Enterprises have been designing their Wi-Fi networks to light up the entire physical space of an office, but now they are finding that user mobility makes the load on wireless networks much more dynamic.
IT departments are noticing that users are prone to congregating when connecting to a wireless network, creating demand for high-density wireless LAN coverage, said Andre Kindness, senior analyst for Cambridge, Mass.-based Forrester Research Inc. This user density is prompting enterprises to build Wi-Fi networks with the density and management capabilities traditionally reserved for sports stadiums and convention centers.
"People are always bringing their own devices and using unique applications at large-scale events, and now enterprises are facing these issues for the first time," he said. "The ideas today around Wi-Fi networks should really be about people and where the users are, as opposed to mapping Wi-Fi around the physical design of the building -- This is a key change for the enterprise."
Enterprises grappling with high-density wireless LAN environments
Enterasys Networks Inc., a wired and wireless network vendor, recently announced Enterasys IdentiFi -- an offering that combines its OneFabric Edge software for unified management, as well as new access points and controllers that can help enterprise network administrators build the high-density wireless LAN environments traditionally favored by sports and entertainment venues, said Vala Afshar, chief customer officer of Andover, Mass.-based Enterasys.
As enterprise users demand mobility, IdentiFi will help IT manage and control the influx of wireless devices resulting from the bring-your-own-device (BYOD) trend, across both entry-level enterprise networks and large-scale venues, Afshar said. "The shift from wireless being nice to being necessary is evident now across all verticals -- and no one is carrying just one device anymore in any industry," said Mike Leibovitz, product manager of wireless LAN for Enterasys. But for any enterprise network administrator working to keep up with BYOD, real-time analytics and visibility for integrated wired and wireless networks is a must-have, he said.
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The OneFabric Control Center included within IdentiFi for wired and wireless network management will provide enterprises with device management through Enterasys' Mobile IAM offering for mobile network access control, as well as visibility into applications and users on the network. IdentiFi will also include IdentiFi Radar software on all new 3700 series access points for channel scanning and radio management. IdentiFi also includes new physical and virtual controllers.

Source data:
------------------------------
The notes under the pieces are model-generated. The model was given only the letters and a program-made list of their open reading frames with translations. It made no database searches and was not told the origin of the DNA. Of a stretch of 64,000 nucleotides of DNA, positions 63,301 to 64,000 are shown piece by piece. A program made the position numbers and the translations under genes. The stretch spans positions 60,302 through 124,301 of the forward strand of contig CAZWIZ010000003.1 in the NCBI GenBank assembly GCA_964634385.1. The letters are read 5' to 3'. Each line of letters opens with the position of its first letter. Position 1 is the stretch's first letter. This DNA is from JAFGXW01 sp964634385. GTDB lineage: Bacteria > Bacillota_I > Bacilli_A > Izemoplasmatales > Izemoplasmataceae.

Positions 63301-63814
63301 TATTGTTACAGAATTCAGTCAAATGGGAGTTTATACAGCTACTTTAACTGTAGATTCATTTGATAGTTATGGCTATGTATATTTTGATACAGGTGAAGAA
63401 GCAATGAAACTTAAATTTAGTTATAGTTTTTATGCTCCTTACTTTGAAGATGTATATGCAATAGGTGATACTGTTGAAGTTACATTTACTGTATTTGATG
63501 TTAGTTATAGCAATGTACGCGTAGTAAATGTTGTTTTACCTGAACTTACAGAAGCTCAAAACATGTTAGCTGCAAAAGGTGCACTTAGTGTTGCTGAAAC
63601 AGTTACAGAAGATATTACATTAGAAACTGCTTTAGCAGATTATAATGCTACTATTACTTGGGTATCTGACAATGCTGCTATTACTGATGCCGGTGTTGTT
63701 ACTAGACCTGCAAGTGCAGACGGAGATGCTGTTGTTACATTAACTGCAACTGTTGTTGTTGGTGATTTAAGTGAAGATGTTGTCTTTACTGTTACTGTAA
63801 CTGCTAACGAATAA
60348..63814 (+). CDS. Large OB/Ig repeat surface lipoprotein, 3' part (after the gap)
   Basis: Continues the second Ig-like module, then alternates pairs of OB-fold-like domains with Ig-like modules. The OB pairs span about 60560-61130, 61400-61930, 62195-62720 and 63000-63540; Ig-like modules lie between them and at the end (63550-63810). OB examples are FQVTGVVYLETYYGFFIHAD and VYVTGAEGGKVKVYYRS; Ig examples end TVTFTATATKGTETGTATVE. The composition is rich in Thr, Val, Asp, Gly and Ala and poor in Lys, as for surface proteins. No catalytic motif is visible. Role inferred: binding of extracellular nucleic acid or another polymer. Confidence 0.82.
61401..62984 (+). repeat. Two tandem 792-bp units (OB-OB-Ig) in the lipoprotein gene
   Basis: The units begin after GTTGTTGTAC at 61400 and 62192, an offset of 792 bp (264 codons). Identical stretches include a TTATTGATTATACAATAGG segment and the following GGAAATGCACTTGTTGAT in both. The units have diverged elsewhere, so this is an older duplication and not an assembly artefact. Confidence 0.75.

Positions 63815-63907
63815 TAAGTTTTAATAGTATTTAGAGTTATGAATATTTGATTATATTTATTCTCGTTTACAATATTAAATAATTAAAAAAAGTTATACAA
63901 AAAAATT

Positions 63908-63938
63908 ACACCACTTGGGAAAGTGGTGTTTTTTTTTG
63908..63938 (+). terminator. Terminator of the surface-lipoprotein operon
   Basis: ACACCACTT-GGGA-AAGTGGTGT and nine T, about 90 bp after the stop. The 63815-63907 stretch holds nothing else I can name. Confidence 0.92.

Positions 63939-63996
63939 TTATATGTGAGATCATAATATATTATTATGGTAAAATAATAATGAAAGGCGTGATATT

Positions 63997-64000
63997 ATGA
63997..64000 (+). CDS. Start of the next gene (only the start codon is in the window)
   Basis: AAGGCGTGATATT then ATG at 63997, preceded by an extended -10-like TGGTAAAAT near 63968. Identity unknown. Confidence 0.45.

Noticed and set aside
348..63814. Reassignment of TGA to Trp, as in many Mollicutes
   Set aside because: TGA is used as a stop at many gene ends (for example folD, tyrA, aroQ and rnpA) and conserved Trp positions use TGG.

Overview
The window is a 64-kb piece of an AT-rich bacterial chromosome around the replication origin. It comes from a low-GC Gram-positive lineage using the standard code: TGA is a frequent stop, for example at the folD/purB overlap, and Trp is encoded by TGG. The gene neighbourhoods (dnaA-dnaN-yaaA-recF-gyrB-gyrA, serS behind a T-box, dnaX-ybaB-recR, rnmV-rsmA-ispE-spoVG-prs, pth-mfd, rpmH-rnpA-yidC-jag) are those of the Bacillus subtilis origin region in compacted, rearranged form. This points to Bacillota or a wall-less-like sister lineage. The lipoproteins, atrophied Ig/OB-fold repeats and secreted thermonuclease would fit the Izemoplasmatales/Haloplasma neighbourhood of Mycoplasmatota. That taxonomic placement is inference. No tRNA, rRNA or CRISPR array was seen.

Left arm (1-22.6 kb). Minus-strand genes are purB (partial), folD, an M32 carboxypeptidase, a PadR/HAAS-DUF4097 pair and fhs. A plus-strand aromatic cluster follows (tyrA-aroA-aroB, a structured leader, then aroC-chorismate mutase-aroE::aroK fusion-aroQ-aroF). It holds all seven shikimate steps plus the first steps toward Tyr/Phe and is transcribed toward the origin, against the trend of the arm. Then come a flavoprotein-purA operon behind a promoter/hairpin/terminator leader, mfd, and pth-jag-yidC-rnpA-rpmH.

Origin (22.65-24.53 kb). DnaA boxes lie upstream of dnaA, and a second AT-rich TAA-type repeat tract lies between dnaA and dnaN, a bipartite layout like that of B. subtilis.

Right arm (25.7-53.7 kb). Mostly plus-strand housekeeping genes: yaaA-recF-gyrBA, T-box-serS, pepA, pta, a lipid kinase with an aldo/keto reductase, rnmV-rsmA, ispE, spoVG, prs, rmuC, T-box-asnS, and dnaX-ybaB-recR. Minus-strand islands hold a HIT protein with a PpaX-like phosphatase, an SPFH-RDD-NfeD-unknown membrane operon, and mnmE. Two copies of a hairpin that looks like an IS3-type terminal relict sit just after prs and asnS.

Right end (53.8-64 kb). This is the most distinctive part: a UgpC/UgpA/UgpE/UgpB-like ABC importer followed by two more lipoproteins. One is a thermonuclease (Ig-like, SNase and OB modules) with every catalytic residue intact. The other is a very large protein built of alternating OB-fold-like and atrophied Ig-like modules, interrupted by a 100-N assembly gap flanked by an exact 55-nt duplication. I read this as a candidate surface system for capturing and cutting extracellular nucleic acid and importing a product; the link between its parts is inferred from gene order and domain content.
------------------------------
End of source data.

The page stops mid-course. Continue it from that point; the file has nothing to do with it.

"Density performance and scale is top of mind for [large-scale sports and entertainment venues], and enterprises now need the same from the networking vendors," Leibovitz said.
The city of Staunton, Va., recently upgraded its wireless network with the OneFabric Edge and Enterasys identiFi. The upgraded bandwidth and management features have allowed the city's IT team to extend its city-wide free public Wi-Fi to an outdoor park, as well as several government buildings.
Staunton's public library, which has offered free public Wi-Fi for 11 years, used to see about 25 concurrent users a day, said the city's Chief Technology Officer Kurt Plowman. "In addition to our 15 public workstations, we have recently seen the number of concurrent users really grow because more users are bringing their own devices to the library," he said. The city added an extra access point in the library to accommodate the growth.
The city also recently extended the free public Wi-Fi into a public park that hosts several events each week, including baseball and football games and concerts. "The number of concurrent users in the park can vary from 20 scattered people on laptops, to a couple hundred watching a game or at the bandstand on their mobile devices," Plowman said.
With OneFabric Edge, Plowman's five-person IT team is able to manage 450 network nodes on its network, including 40 city-wide Wi-Fi access points.
"With one central management point, my team doesn't have to manage each individual access point or establish rules separately," he said. "I can make a change and push it out to all the access points, deploy and configure a new access point quickly, and manage all my network devices from one place."
One pane of glass to manage the Wi-Fi for an entire city is especially important to Plowman and his team, who have extended the public Wi-Fi network into all the city's buildings. The city plans to extend the Wi-Fi network into the city's downtown area soon.